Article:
Debt cap: interaction with other rules: transfer pricing
ICTA88/SCH28AA/PARA5(9) - introduced by FA09/SCH15/PARA96 - provides that the transfer pricing rules in ICTA88/SCH28AA apply before the debt cap.
ICTA88/SCH28AA operates to substitute the arm’s length provision for the actual provision for tax purposes where:
- one party to the provision controls the other, or both are controlled by the same person
- the actual provision differs from the arm’s length provision; and
- the actual provision confers a UK tax advantage on one or both of them.
ICTA88/SCH28AA/PARA5 provides that there is a potential advantage in relation to UK taxation if, disregarding the effect of ICTA88/SCH28AA, a person’s taxable profits for a chargeable period are reduced, or losses, expenses of management or group relief are increased as a result of non arm’s length price. This means that, in general, the question of whether the transfer pricing rules will apply can be decided only after all other adjustments required by the Taxes Acts have been made.
However, the amendment to ICTA88/SCH28AA/PARA5 ensures that ICTA88/SCH28AA applies before the debt cap and in this sense ICTA88/SCH28AA has primacy. The rules therefore require that the arm’s length price for a provision is established and that it is the arm’s length amount (if it is a finance expense or finance income amount) that is taken into account in performing the debt cap calculations.
A relevant UK company (company A) pays £1 million interest to its US parent, company B. The US parent pays £700,000 interest to a bank. There are no other payments of interest by group companies.
Following a thin capitalisation enquiry, HMRC and the group agree that the arm’s length amount of interest payable by A to B is £750,000.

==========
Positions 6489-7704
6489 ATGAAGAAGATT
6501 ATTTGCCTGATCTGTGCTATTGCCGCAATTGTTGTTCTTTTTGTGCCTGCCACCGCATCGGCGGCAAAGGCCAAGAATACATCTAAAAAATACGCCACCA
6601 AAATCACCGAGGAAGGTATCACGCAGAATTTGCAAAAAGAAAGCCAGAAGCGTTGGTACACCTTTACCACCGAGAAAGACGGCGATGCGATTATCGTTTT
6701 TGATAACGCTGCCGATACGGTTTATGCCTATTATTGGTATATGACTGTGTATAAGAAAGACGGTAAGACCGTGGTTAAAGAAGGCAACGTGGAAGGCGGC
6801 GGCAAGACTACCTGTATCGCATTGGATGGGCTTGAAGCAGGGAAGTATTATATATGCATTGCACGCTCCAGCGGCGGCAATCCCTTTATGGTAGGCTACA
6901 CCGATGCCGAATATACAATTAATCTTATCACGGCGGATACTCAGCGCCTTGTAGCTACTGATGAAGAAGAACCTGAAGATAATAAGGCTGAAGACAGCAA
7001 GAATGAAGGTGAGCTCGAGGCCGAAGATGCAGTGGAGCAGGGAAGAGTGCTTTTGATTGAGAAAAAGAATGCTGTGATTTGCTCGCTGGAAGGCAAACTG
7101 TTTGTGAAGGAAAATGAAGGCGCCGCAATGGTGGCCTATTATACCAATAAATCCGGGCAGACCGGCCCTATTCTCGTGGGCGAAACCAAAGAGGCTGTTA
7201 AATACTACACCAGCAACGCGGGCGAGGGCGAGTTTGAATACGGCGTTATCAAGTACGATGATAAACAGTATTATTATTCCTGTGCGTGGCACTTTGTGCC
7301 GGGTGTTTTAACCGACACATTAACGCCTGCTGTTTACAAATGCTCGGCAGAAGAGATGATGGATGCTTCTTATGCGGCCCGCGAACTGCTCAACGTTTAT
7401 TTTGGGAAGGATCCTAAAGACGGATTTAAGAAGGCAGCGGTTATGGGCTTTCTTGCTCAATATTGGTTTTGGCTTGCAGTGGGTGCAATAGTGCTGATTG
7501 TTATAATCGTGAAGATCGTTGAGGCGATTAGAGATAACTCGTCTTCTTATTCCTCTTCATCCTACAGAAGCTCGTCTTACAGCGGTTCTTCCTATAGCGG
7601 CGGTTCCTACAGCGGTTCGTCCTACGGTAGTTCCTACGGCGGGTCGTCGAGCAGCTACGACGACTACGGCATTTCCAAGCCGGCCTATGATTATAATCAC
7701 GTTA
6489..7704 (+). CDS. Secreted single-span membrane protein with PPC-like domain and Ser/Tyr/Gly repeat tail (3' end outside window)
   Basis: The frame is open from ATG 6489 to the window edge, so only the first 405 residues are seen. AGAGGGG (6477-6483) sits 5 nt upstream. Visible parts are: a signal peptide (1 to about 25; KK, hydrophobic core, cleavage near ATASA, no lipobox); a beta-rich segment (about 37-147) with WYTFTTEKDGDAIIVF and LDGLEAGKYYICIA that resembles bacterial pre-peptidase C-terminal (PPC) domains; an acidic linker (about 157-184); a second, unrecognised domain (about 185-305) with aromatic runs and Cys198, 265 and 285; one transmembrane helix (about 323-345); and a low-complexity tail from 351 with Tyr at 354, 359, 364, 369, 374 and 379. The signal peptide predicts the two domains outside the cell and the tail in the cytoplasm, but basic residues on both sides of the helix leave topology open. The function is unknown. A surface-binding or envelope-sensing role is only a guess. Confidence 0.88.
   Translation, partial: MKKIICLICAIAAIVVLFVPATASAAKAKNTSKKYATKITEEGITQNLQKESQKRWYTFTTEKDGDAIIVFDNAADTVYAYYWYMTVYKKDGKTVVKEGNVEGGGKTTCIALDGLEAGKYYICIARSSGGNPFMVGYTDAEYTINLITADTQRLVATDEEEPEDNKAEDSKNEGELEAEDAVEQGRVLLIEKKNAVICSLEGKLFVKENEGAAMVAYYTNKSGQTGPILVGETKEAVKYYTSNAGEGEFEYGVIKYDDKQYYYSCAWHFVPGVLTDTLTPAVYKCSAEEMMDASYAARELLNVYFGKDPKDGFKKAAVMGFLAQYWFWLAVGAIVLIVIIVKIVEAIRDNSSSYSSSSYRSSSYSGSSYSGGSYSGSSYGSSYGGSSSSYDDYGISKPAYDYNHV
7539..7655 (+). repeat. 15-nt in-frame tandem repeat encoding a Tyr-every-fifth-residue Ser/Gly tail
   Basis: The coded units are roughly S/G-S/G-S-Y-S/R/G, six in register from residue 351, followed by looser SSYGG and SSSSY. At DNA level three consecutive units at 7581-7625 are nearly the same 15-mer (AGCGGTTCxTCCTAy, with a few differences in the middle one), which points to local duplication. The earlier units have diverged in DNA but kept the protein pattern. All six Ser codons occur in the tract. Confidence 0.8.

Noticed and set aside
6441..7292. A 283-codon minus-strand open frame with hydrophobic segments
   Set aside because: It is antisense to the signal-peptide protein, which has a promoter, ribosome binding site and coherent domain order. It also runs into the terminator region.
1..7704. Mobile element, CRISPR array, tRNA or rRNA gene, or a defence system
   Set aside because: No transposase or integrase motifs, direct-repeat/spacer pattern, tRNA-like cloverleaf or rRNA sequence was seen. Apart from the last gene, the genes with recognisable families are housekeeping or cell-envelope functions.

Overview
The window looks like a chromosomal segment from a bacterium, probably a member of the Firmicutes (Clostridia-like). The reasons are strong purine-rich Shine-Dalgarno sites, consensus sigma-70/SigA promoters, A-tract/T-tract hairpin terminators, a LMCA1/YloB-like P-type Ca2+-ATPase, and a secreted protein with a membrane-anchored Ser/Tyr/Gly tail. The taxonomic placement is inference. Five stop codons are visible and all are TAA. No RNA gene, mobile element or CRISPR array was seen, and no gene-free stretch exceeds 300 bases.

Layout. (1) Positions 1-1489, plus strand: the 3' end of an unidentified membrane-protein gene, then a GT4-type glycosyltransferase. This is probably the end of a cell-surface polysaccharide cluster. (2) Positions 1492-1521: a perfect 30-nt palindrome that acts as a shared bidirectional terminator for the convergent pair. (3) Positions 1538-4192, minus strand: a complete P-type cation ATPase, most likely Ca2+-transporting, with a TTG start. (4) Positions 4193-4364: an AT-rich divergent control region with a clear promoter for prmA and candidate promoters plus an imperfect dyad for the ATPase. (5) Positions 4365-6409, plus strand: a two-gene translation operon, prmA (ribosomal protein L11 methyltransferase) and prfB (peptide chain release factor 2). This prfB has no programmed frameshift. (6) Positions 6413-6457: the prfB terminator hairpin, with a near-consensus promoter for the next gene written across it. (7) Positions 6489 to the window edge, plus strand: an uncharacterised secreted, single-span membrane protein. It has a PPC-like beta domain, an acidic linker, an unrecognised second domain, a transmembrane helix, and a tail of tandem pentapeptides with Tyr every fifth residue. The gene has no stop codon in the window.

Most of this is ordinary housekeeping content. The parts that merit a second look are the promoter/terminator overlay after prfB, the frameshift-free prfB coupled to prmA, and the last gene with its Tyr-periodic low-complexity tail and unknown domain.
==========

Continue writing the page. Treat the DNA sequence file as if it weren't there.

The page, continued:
The group makes a claim for a corresponding adjustment under the UK/US Double Taxation Agreement to reduce the amount of interest taxed on B to £750,000. This is agreed by the US Internal Revenue Service as the adjustment to A’s profits were made under Article 9 (associated enterprises article).
For the debt cap calculations, the tested expense amount is the £750,000 that is deductible after the operation of Sch 28AA. The available amount is £700,000. Company A is denied a further deduction of £50,000. The group cannot make a claim for a corresponding adjustment under the UK/US DTA in respect of this adjustment as the adjustment was not made under Article 9.
Advance Thin Capitalisation Agreements (ATCAs)
ATCAs will still be very important for both groups and HMRC as they will ensure a framework for agreeing the arm’s length price in respect of cross-border intra-group debt. The explanation above applies equally to thin capitalisation aspects of transfer pricing, so it is the adjusted amount, after any disallowance arising from the terms of the ATCA, which will be taken into account in performing the debt cap calculations.